3) The discrete mechanical energy can never grow in time, and thus the semidiscrete numerical approximation is asymptotically stable.

4) Time integration can be performed using any stable time stepping scheme. This notebook implements the fourth order accurate Runge-Kutta method.

To keep the problem simple, we use as spatial initial condition a Gauss function with half-width $\delta$

$$v(x,t=0) = e^{-1/\delta^2 (x - x_{o})^2}, \quad \sigma(x,t=0) = 0$$

Exercises

In [1]:
# Parameters initialization and plotting the simulation
# Import necessary routines
import numpy as np
import matplotlib.pyplot as plt
import time_integrator
import rate
import utils
import timeit

#plt.switch_backend("TkAgg")          # plots in external window
plt.switch_backend("nbagg")           # plots within this notebook

In [2]:
# Initializations
L = 10.0         # length of the domain (km)
t = 0.0          # initial time
tend = 1.45      # final time
nx = 501        # grid points in x
dx = L/(nx-1)    # grid increment in x
cs = 3.464       # velocity (km/s) (can be an array)
iplot = 5       # snapshot frequency
rho = 2.6702     # density [g/cm^3]
mu = rho*cs**2   # shear modulus [GPa]
Zs = rho*cs      # shear impedance

order = 6        # order of accuracy

#Initialize the domain
y = np.zeros((nx, 1))

# Initial particle velocity perturbation and discretize the domain
for j in range(0, nx):
y[j, :] = j*dx                                             # discrete domain

# Time stepping parameters
cfl = 1.0                         # CFL number
dt = (cfl/cs)*dx                  # Time step
nt = int(round(tend/dt))          # number of time steps
n = 0                             # counter

# Boundary condition reflection coefficients
r0 = 1                            # r=0:absorbing, r=1:free-surface, r=-1: clamped
r1 = 1                            # r=0:absorbing, r=1:free-surface, r=-1: clamped

# penalty parameters
tau_11 = 1
tau_12 = 1
tau_21 = 1
tau_22 = 1

# Initialize: particle velocity (v); and shear stress (s)
v = np.zeros((nx, 1))
s = np.zeros((nx, 1))

U = np.zeros((nx, 1))
V = np.zeros((nx, 1))
U_t = np.zeros((nx, 1))
V_t = np.zeros((nx, 1))
U_x = np.zeros((nx, 1))
V_x = np.zeros((nx, 1))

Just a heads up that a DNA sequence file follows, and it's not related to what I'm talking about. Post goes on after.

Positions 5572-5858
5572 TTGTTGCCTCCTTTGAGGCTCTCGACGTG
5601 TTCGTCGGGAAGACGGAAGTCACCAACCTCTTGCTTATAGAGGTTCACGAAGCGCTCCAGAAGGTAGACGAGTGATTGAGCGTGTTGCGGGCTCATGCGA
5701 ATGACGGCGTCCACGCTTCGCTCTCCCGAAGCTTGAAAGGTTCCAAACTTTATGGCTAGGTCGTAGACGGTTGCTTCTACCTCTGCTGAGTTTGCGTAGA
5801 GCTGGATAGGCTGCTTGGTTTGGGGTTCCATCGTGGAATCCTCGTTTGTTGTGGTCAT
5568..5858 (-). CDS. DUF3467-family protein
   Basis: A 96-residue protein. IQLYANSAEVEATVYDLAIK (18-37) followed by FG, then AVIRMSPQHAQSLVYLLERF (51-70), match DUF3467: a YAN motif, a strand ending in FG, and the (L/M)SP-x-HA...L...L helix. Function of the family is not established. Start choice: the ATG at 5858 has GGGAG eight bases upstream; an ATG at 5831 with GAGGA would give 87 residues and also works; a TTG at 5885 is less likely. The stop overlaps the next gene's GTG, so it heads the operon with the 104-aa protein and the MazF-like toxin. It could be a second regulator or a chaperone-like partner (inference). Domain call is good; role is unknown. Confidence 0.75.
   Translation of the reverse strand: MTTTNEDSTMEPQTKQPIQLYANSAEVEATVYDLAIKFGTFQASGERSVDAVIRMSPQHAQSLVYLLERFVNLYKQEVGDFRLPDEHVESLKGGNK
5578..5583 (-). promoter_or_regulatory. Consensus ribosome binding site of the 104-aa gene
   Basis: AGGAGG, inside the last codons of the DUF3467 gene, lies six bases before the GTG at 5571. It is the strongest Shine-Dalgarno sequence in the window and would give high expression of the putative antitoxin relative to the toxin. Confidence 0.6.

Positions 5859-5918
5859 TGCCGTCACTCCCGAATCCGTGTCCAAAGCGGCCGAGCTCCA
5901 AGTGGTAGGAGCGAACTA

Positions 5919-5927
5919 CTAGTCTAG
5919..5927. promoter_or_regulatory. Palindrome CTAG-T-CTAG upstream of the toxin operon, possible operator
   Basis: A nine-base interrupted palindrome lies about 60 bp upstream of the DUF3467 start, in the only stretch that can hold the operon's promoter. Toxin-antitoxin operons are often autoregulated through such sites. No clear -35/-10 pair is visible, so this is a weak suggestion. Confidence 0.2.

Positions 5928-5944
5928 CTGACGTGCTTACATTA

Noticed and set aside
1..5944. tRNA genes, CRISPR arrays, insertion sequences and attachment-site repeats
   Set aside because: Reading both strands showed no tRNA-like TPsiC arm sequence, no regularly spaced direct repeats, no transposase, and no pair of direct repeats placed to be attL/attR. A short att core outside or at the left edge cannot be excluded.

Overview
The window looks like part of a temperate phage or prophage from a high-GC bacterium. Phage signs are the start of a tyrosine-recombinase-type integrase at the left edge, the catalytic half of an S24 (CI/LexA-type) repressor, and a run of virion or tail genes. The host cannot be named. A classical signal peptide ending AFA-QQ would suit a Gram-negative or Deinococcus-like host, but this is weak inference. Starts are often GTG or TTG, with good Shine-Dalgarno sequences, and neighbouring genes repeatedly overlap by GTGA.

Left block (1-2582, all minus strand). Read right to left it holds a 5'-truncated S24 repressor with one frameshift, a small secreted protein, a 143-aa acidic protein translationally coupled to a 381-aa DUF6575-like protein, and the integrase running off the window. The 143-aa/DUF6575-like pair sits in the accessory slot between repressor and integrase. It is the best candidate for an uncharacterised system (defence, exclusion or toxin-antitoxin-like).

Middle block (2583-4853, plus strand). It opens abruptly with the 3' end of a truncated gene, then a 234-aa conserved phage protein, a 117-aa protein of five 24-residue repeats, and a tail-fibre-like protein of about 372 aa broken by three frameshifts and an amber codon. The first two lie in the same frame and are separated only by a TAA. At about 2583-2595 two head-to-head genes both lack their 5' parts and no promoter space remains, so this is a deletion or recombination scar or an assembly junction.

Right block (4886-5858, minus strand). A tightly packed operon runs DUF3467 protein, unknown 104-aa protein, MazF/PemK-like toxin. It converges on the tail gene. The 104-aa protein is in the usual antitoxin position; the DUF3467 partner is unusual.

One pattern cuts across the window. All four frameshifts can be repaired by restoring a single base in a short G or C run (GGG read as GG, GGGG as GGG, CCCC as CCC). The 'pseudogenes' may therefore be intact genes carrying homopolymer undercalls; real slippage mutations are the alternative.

# Difference between analyticla and numerical solutions
EV = [0]                                 # initialize errors in V (velocity)
EU = [0]                                 # initialize errors in U (stress)
T = [0]                                  # later append every time steps to this

In [3]:
# Computation and plotting

# Initialize animated plot for velocity and stress
fig1 = plt.figure(figsize=(10,10))
line1 = ax1.plot(y, v, 'r', y, U, 'k--')
plt.title('numerical vs exact')
plt.xlabel('x [km]')
plt.ylabel('velocity [m/s]')

line2 = ax2.plot(y, s, 'r', y, V, 'k--')
plt.title('numerical vs exact')
plt.xlabel('x[km]')
plt.ylabel('stress [MPa]')

# Initialize error plot (for velocity and stress)
line3 = ax3.plot(T, EV, 'r')
plt.title('relative error in particle velocity')
plt.xlabel('time [s]')
ax3.set_ylim([10**-5, 1])
plt.ylabel('error')

line4 = ax4.plot(T, EU, 'r')
plt.ylabel('error')
plt.xlabel('time[t]')
ax4.set_ylim([10**-5, 1])
plt.title('relative error in stress')

plt.tight_layout()
plt.ion()
plt.show()

t=0   # initial time

forcing = 1.0  # forcing function, forcing = 1,  and no forcing function, forcing = 0

# type of initial data: Gaussian or Sinusoidal
type_0 = 'Gaussian'
#type_0 = 'Sinusoidal'

if type_0 in ('Sinusoidal'):
forcing = 1.0  # we must use forcing for Sinusoidal initial condition

# L2-norm normalizer
# Generate  conditions for normalization
rate.mms(v, s, U_t, V_t, U_x, V_x, y, 0.65, type_0)
A =  (np.linalg.norm(v))
B =  (np.linalg.norm(s))

# Loop through time and evolve the wave-fields using ADER time-stepping scheme of N+1 order of accuracy
start = timeit.default_timer()

# Generate initial conditions
rate.mms(v, s, U_t, V_t, U_x, V_x, y, t, type_0)

for t in utils.drange (0.0, tend+dt,dt):
n = n+1

# compute numerical solution
time_integrator.elastic_RK4(v, s, v, s, rho, mu, nx, dx, order, y, t, dt, r0, r1,  tau_11,\
tau_21, tau_12, tau_22, type_0, forcing)

# Analytical solution
rate.mms(U, V, U_t, V_t, U_x, V_x, y, t+dt, type_0)

# compute error and append to the error array
EU.append(np.linalg.norm(U-v)/A)
EV.append(np.linalg.norm(V-s)/B)

T.append(t)

# Updating plots
if n % iplot == 0:
for l in line1:
l.remove()
del l
for l in line2:
l.remove()
del l
for l in line3:
l.remove()
del l
for l in line4:
l.remove()
del l

# Display lines
line1 = ax1.plot(y, v, 'r', y, U, 'k--')
ax1.legend(iter(line1),('Numerical', 'Analytical'))
line2 = ax2.plot(y, s, 'r', y, V, 'k--')
ax2.legend(iter(line2),('Numerical', 'Analytical'))
line3 = ax3.plot(T, EU, 'k--')
ax3.set_yscale("log")#, nonposx='clip')
line4 = ax4.plot(T, EV, 'k--')
ax4.set_yscale("log")#, nonposx='clip')
plt.gcf().canvas.draw()

plt.ioff()
plt.show()

# Simulation end time
stop = timeit.default_timer()
print('total simulation time = ', stop - start)                   # print the time required for simulation
print('spatial order  of accuracy = ', order)                                  # print the polynomial degree used
print('number of grid points = ', nx)                     # print the degree of freedom
print('maximum relative error in particle velocity = ', max(EU))  # max. relative error in particle velocity
print('maximum relative error in stress = ', max(EV))             # max. relative error in stress

<Figure size 432x288 with 0 Axes>
total simulation time =  9.381083924999999
spatial order  of accuracy =  6
number of grid points =  501
maximum relative error in particle velocity =  0.0007690689466005808
maximum relative error in stress =  0.0007652270810542603

In [ ]: